Google Working On Non-Personalized Ad-Serving Option To Comply With GDPR

Publishers working with Google that target ads to European consumers will gain a way to serve non-personalized ads before the General Data Protection Regulation (GDPR) privacy rules go into effect May 25.

The move is part of Google’s push to help publishers comply with EU regulations. The company is working to update its data use and privacy consent policies. It is also working with industry groups such as the IAB Europe to explore proposed consent solutions for publishers.

This week the reminder went out to publishers doing business in Europe to gain consent for the use of their data to target ads, among other reasons, under the new GDPR privacy rules.

“Today we’re informing advertisers and publisher partners about changes to our ad policies,” Carlo D’Asaro Biondo, Google president of EMEA Partnerships, wrote in a blog post published Thursday.

And while Google already requires publishers and advertisers using its advertising services to get consent from those who use its services, as required under existing EU law, GDPR laws will take it further.

Google said it will capture consent for properties such as search, YouTube and Gmail, but the company wants publishers to collect content when Google’s ad-targeting technologies like DoubleClick Ad Exchange, AdMob, AdSense, and DoubleClick for Publishers operate on behalf of a third party.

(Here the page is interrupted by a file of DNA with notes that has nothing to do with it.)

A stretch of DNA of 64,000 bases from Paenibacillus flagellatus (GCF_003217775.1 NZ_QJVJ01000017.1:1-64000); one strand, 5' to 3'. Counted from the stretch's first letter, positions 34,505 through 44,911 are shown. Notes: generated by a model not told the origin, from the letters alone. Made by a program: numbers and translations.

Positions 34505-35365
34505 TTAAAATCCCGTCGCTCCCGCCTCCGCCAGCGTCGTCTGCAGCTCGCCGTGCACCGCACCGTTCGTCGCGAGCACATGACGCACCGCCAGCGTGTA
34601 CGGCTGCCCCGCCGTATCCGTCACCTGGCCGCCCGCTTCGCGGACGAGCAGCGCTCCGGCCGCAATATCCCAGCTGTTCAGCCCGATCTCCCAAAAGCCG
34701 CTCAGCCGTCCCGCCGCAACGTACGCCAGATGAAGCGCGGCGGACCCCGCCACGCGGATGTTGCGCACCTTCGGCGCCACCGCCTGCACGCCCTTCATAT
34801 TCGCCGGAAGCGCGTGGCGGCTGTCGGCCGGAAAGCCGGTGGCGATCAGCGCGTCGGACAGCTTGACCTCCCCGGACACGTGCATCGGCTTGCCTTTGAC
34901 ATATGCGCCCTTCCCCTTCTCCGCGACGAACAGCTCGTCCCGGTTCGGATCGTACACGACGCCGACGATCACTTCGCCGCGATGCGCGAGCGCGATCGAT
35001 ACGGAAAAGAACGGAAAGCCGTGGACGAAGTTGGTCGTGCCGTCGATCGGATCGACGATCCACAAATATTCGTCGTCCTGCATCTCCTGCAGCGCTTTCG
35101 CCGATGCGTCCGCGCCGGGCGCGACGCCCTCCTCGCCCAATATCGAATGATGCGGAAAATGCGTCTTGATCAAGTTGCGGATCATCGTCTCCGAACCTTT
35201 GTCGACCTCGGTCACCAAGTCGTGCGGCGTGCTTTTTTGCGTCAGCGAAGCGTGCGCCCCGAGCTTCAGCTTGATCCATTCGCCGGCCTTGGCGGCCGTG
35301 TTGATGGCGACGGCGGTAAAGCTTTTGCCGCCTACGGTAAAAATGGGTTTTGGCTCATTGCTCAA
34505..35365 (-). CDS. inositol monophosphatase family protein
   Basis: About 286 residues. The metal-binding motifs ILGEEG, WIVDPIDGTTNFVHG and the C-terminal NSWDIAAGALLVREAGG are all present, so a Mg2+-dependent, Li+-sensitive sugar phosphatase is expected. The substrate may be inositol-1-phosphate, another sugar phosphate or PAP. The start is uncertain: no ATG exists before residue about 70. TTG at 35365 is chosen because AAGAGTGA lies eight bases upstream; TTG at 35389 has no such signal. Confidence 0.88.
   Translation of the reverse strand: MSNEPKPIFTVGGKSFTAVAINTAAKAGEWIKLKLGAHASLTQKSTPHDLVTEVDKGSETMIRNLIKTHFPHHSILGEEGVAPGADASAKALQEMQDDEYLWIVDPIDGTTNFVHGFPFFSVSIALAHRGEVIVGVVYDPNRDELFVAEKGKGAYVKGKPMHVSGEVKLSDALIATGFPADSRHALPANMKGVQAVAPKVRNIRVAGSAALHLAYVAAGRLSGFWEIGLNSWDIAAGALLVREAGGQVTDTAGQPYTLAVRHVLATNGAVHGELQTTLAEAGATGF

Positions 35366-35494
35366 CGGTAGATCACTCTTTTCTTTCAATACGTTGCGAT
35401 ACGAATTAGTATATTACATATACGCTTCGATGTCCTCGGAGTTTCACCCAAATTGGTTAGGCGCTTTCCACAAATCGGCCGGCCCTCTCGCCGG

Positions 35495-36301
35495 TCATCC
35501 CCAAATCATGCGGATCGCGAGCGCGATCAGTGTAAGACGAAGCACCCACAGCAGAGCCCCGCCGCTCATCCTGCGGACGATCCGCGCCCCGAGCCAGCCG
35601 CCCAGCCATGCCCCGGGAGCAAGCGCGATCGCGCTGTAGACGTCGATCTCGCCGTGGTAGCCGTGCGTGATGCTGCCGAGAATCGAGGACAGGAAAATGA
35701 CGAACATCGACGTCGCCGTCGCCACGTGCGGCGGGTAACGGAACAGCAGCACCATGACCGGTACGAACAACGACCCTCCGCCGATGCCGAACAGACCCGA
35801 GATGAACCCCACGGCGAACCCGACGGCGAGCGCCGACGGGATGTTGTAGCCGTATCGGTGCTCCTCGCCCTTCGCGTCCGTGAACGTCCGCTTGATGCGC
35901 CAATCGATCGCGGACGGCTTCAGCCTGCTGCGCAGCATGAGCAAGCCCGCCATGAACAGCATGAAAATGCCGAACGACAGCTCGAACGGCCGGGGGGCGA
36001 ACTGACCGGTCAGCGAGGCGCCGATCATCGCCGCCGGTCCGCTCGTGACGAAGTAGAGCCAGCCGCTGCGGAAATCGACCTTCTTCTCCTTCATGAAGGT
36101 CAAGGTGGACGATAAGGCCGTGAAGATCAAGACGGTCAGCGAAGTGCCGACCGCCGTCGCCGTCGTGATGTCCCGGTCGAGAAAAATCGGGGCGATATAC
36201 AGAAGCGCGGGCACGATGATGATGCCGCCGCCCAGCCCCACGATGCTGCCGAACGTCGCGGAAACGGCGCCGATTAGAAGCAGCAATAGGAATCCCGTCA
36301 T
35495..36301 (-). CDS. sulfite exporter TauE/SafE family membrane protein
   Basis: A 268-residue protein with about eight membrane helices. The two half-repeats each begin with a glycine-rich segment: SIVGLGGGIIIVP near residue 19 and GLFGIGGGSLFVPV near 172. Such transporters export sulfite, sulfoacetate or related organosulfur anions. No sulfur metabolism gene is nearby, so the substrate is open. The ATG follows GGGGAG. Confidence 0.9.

Under the new regulations, companies with customers or site visitors that reside in Europe must gain content through an opt-in process to collect and use their personal data.

In August 2017, William Malcolm, director of privacy legal, EMEA at Google, wrote a post outlining the company’s commitment to GDPR, but there was no mention of the ability to serve non-personalized advertisements to site visitors and users of its services such as search and Gmail.

The news follows announcements by others. On Wednesday, Oath, a Verizon company, became one of the first major advertising companies to provide guidance on Europe’s privacy law and offer insight into its “privacy by design” strategy.

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